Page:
(Over the next month or so, we’re going to be doing previews for all 32 teams participating in the 2014 FIFA World Cup. Yes, all 32 teams. We’ll make you laugh, cry, get mad and perhaps question why you read us in the first place. We hope you enjoy the product nonetheless)
The United States of America: the Landon of the Donovan and the home of the brave.
Wait, that’s not right.
The United States of America: the land of the free and the home of the bravextratimelosstoGhana.
There is no shortage of storylines when it comes to the USMNT. How much has Jürgen Klinsmann changed the American team ahead of his first World Cup in charge? Will Landon Donovan’s omission come back to haunt him? Will the U.S. team lose to Ghana again? Will it even finish second in Group G?! Squad and analysis next.
Goalkeepers: Tim Howard (Everton), Brad Guzan (Aston Villa), Nick Rimando (Real Salt Lake)
Defenders: DeAndre Yedlin (Seattle Sounders), Omar Gonzalez (LA Galaxy), Matt Besler (Sporting KC), John Brooks (Hertha BSC), DaMarcus Beasley (Puebla), Geoff Cameron (Stoke City), Timothy Chandler (Eintracht Frankfurt), Fabian Johnson (Borussia Mönchengladbach)
Midfielders: Michael Bradley (Toronto), Mikkel Diskerud (Rosenborg), Alejandro Bedoya (Nantes), Jermaine Jones (Beşiktaş), Brad Davis (Houston Dynamo), Kyle Beckerman (Real Salt Lake), Julian Green (Bayern Munich), Graham Zusi (Sporting KC)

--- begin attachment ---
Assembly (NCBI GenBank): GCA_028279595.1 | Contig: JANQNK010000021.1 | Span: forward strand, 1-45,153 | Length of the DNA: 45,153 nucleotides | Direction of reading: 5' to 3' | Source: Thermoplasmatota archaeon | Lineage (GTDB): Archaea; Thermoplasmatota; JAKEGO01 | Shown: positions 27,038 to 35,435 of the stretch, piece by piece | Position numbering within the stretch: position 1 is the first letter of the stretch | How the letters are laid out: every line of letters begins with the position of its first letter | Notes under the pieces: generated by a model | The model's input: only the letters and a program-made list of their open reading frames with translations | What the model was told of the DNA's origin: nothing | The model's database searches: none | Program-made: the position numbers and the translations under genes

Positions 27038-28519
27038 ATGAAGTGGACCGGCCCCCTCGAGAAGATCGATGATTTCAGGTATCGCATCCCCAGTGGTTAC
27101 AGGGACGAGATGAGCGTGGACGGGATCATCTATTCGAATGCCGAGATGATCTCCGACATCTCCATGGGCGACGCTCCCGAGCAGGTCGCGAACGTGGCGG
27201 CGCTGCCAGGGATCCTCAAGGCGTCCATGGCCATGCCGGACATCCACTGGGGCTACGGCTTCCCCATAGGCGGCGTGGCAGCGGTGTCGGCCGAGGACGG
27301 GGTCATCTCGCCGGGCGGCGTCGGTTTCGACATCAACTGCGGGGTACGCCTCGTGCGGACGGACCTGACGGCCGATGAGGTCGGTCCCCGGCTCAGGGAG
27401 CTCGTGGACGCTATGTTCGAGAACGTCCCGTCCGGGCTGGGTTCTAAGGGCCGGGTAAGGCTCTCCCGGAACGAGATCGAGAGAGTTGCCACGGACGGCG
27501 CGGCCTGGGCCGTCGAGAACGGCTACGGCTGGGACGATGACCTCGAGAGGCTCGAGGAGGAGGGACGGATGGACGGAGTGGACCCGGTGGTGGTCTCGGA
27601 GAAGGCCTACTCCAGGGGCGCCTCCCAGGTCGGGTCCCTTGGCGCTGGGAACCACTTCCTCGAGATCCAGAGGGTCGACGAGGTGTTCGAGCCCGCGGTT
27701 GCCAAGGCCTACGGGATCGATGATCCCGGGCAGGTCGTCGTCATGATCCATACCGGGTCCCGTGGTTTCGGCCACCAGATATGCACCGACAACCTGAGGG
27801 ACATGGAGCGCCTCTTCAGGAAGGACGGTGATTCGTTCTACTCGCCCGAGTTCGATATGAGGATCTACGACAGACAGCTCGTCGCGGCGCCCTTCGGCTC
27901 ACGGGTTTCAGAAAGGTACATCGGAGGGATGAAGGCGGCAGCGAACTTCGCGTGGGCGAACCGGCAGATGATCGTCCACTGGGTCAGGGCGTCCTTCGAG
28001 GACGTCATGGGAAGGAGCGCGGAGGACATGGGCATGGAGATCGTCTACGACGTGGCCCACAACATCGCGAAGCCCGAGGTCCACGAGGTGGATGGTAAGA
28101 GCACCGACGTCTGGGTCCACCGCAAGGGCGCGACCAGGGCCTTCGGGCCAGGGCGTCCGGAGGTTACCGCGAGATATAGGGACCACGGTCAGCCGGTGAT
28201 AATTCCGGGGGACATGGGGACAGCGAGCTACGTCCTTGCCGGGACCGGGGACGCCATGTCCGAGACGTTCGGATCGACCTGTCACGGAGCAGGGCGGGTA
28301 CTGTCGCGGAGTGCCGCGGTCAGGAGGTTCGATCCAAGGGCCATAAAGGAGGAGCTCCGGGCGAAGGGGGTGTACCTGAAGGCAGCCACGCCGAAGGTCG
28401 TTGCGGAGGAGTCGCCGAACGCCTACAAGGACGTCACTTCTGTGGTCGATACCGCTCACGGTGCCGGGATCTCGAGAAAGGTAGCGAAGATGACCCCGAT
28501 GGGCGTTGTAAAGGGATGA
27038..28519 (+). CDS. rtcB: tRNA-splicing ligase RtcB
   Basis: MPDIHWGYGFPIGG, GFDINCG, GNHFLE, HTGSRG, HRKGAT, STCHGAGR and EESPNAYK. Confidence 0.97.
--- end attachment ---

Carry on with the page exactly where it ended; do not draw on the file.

Forwards: Clint Dempsey (captain, Seattle Sounders), Aron Jóhansson (AZ Alkmaar), Jozy Altidore (Sunderland), Chris Wondolowski (San Jose Earthquakes)
Manager: Jürgen Klinsmann
2010 refresher: The U.S. won Group C on the final matchday in 2010, besting England, Slovenia, and Algeria for their first group triumph in 80 years. In the round of 16, however, the Americans were stunned by Ghana. Asamoah Gyan’s goal three minutes into extra time ended the United States’ four-game run in South Africa.
Goalkeepers: Tim Howard’s the #1. This should not shock anyone. Brad Guzan is a pretty good #2. But much like the Barclays Premier League table, the Villan will not surpass the Evertonian.
Defenders: Some questions here. DaMarcus Beasley is still around, but he’s 32 now. For the most part, the United States back line is an exercise in easing in the future. Players like 2012 MLS Defender of the Year Matt Besler, German-born Fabian Johnson, and the extremely versatile Geoff Cameron (assuming he starts over Omar Gonzalez) are participating in their first World Cup, and if they’re up to the task, the USMNT back four could surprise (read: get a result against Germany).